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Even a novice deer hunter can easily point out a rub. They’re tough to miss. Scrapes are a little more difficult to spot but a trained eye can pick them off pretty regularly. Bucks create scrapes by using their hoofs to dig at the ground. Once the soil is stirred up, they urinate on the scrape. Bucks don’t pee the way we do. We try to keep it off of us. Bucks actually try to pee on their own legs. The object is to hit their tarsal glands in an effort to leave their scent on the scrape. Every deer has it’s own unique scent. The tarsal glands hold concentrated amounts of that scent.
A lot of people believe a buck will leave one giant hoof print right in the center of the scrape when he’s done doing his business. They usually walk through it but I’ve never seen a deer deliberately leave a signature foot print. It just happens as he moves on through his territory.
Another thing scrapes have is a licking stick. A tree branch will hang above the cleared out soil. Bucks will rub their forehead glands on the stick and will also lick it with their tongue.
What Do Scrapes Mean?
Scrapes are meant to show dominance over a territory but are normally used by more than one buck. That is why deer hunters get so excited about spotting a scrape. But keep in mind, deer from all age structures will use the scrape. Sure, there are probably mature bucks using it. But smaller bucks will too. Even does will use the scrape. Presumably to let bucks know she is ready to mate.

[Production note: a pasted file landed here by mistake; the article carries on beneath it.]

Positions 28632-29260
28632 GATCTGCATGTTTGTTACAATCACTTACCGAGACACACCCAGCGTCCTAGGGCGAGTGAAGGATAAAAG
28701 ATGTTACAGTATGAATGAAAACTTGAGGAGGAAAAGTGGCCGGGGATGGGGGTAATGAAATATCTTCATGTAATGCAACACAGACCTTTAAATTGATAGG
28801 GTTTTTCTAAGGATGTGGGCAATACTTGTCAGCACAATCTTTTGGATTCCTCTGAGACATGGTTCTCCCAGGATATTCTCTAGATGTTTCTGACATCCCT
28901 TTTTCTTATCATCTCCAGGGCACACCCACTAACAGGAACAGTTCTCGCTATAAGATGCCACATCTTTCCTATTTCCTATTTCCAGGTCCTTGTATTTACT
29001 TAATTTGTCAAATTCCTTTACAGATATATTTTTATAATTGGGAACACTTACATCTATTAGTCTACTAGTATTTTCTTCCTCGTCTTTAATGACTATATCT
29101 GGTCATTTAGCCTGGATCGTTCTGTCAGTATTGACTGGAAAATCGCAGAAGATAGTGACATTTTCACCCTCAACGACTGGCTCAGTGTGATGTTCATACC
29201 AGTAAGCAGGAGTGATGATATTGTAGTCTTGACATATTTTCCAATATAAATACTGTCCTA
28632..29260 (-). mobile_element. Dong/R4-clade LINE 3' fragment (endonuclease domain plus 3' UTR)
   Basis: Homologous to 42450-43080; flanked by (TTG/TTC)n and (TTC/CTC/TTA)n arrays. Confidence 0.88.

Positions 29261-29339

Where Are They Found?
Scrapes are usually found along trails. The point of the scrape isn’t to hide it. The scrape is an advertisement of a buck’s dominance. Bucks will typically make a series of them between feeding and bedding areas. They don’t generally make scrapes in open fields(no licking sticks) but once in a while you will find one on a field edge.
Some hunters like to set up their tree stand near a scrape. It is not a bad strategy during rutting periods when bucks are on their feet in broad daylight. However, bucks often work scrape lines at night. Another thing to keep in mind is that some bucks will visit a scrape just once and never show up their again. Others will visit a scrape often. A trail camera can give you more information about the scrape you found. However, use the same caution checking your trail camera as you would if you were hunting. A buck’s nose is working overtime when he is near a scrape. Scent is what a scrape is all about. Being careless with your scent could blow a buck off his territory.